November 2017 @ wherever we are
We're hitting pause this month to assess what we've learned so far and contemplate the future of this project. Stay tuned for our December gathering date and location!
As we discuss our model for coming together and sit with emerging food systems themes, we keep coming back to the word digest. What does that mean for us? How do we facilitate experiences together that encourage digestion of ideas alongside a meal? How do we remain focused squarely on the food, each other, and carrying our conversations from month to month, rather than the documentation and promotion of our time together? How do we really move this gathering beyond the people we know so it's a reflection of our larger community and not just those who look like us and live near us?
Our young century is awash with questions of meaning, of how we structure our common life, and who we are to each other. It seems we are more divided than ever before – unable to speak across the diferences we must engage to create the world we want for ourselves and our children.
Yet you and I have it in us to be nourishers of discernment, fermenters of healing. We have the language, the tools, the virtues – and the calling, as human beings – to create hospitable spaces for taking up the hard questions of our time.
This calling is too important and life-giving to wait for politics or media at their worst to come around. We can discover how to calm fear and plant the seeds of the robust civil society we desire and that our age demands.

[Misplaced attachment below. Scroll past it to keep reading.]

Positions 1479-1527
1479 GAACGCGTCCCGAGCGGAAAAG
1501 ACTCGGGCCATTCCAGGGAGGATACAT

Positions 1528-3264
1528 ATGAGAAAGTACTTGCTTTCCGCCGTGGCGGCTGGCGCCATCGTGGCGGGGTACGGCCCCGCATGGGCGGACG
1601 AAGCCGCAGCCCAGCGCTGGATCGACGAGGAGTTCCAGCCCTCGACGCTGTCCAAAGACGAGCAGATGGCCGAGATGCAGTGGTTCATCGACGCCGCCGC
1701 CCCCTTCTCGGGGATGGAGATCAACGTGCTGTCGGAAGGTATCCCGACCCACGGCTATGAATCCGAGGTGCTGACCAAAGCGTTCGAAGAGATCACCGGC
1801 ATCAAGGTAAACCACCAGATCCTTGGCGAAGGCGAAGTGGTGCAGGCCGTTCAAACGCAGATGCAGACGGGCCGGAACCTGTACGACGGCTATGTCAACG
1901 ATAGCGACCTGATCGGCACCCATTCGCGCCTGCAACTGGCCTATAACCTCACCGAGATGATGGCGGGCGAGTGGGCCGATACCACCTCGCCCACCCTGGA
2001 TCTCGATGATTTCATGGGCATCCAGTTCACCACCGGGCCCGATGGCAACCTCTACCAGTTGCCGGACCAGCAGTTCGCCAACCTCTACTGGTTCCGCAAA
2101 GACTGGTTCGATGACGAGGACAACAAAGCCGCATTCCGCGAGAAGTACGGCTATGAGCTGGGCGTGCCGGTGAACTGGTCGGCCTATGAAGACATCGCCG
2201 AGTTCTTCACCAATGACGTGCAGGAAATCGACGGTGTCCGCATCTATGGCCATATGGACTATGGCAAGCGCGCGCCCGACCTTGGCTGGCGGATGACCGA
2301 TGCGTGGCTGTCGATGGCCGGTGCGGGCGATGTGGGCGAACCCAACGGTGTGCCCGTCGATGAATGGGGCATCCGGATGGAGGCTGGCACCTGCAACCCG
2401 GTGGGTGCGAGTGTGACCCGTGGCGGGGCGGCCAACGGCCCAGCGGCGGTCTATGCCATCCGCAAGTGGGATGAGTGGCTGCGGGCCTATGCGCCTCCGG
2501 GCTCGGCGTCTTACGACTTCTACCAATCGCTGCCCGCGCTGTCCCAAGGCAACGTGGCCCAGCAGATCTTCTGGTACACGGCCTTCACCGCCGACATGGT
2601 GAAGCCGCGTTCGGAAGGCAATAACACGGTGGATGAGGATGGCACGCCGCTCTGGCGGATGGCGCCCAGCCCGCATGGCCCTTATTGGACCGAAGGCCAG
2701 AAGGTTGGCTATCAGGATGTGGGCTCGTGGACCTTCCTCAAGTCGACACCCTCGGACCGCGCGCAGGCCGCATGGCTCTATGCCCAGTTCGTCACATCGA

This is civic work and it is human, spiritual work – in the most expansive 21st century sense of that language. We can learn for our time what moral imagination, social healing, and civil discourse can look like and how they work.
The Civil Conversations Project is a collection of audio, video, writings, and resources for planting new conversations in families and communities. How do we speak the questions we don’t know how to ask each other? Can we find ways to cross gulfs between us about politics and the meaning of community itself? How to engage our neighbors who have become strangers? Can we do that even while we continue to hold passionate disagreements on deep, contrasting convictions? How is technology playing into all this, and how can we shape it to human purposes? You will have your own questions – particular to your community and concerns – to add.